What message is the donkey trying to convey to her rider? Why does it take three verses for the donkey to basically say, “Stop hitting me!” The 16th-century Italian commentator Ovadia ben Yosef Seforno reads the complex grammatical pattern הַֽהַסְכֵּ֣ן הִסְכַּ֔נְתִּי, am I regularly in the habit to ascribe a deeper meaning in the donkey’s rebuke.
ההסכן הסכנתי והיה ראוי לך לחשוב מאחר שאין זה מנהגי שלא קרה לך כל זה בזה הדרך אלא להורות שלא יצלח שאף על פי שאין נחש יש סימן:
Am I regularly in the habit? You should have seen that it is not my custom to act in this way toward you unless there was an important reason. It was meant to show you that you would not be successful. Even though you did not have an overt sign, you did receive hints (Seforno on Numbers 22:30).
According to Seforno, the donkey explains to Balaam that he should have understood this change of the donkey’s behavior as a warning of impending failure. Balaam’s shortcoming is his inability to notice what was being communicated to him. As his journey to commit an injustice starts to literally veer off the path, Balaam continues to strike his donkey, committing further violence, rather than stopping to pause and take stock.
This reaction, pushing down his better instincts and perpetuating violence, is completely contrary to the way the donkey reacts in this same moment. The Sages of the Talmud explain that when God’s messenger later tells Balaam that his cursing is against God’s will, the word used, יָרַט, meaning contrary, is an acronym for the three actions of the donkey:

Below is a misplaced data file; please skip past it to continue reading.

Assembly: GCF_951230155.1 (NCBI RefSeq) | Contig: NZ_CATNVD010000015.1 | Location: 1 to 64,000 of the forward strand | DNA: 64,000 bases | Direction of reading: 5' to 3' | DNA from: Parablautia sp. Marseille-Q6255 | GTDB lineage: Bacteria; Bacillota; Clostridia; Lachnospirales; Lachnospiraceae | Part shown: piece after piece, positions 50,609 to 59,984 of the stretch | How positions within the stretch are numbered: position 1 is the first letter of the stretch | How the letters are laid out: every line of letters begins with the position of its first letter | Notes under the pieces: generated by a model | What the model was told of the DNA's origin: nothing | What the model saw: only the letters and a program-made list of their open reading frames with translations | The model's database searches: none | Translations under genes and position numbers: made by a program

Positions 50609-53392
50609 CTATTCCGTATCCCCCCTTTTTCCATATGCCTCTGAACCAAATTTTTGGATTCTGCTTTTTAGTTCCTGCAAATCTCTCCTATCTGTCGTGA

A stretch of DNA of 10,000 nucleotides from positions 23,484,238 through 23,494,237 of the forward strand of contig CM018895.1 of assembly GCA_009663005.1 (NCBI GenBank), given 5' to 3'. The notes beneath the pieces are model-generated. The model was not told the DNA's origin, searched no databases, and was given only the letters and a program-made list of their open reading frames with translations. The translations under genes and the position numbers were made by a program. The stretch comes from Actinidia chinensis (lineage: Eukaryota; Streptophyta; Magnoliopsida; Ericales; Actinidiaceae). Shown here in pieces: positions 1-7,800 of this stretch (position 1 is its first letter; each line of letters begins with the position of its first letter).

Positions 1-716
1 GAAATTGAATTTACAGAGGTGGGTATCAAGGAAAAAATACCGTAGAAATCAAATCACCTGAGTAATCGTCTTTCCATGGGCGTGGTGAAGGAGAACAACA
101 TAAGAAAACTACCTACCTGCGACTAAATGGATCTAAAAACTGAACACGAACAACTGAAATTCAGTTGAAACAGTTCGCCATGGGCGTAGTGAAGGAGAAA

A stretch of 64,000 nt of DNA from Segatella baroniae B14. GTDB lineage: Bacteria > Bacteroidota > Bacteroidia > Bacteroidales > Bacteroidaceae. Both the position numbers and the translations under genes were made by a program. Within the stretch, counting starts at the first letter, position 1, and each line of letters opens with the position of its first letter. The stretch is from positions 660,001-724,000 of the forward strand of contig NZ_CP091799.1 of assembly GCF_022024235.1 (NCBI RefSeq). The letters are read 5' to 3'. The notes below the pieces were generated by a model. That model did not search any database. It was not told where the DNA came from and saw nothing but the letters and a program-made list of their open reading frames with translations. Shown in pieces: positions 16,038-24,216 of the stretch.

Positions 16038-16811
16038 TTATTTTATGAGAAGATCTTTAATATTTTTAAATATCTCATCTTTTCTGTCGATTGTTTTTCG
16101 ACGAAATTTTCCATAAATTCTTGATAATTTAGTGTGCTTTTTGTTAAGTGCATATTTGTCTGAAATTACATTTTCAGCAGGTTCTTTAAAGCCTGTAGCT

כִּי יָרַט הַדֶּרֶךְ לְנֶגְדִּי״ — יָרְאָה, רָאֲתָה, נָטְתָה.
Yarat is an abbreviation for: The donkey feared [yare’a], it saw [ra’ata], and it turned aside [nateta] (BT, Shabbat 105a).
The donkey sees the messenger in her path, the one who will stop Balaam from going toward his destination. At first she is afraid of the messenger, but then takes the time to witness this messenger of God in front of her. Her initial feeling of discomfort and fear leads her to stop and reconsider, rather than numbly continue on her trajectory. This is diametrically different to the way Balaam responds to his own fear. His donkey swerves, while he responds with violence.
There are numerous ways we are being asked as a society to turn away from our journey and move toward cursing and oppression. Luckily, there are also signs showing us the ways to turn back. We have been pressured in subtle ways and, at times, less subtly to ignore the signs of injustice we see. To look at someone in need and then avert our eyes. To see the forest fire in the distance and continue playing golf.
Perhaps we can learn Torah this week from the donkey. What might it mean to investigate our own discomfort and fear, and find the ways our bodies tell us to turn aside and make new choices? Instead of using our fear and anxiety to perpetuate further injustice, we should follow the three-step process of the donkey—to feel, to see, and only then to turn aside from our callousness and instead act from a place of love.
Tyler Dratch is a graduate of the Rabbinical School of Hebrew College in 2021, and currently serves as rabbi for tefilah leadership and the director of youth and family education at Beth Am Synagogue in Baltimore.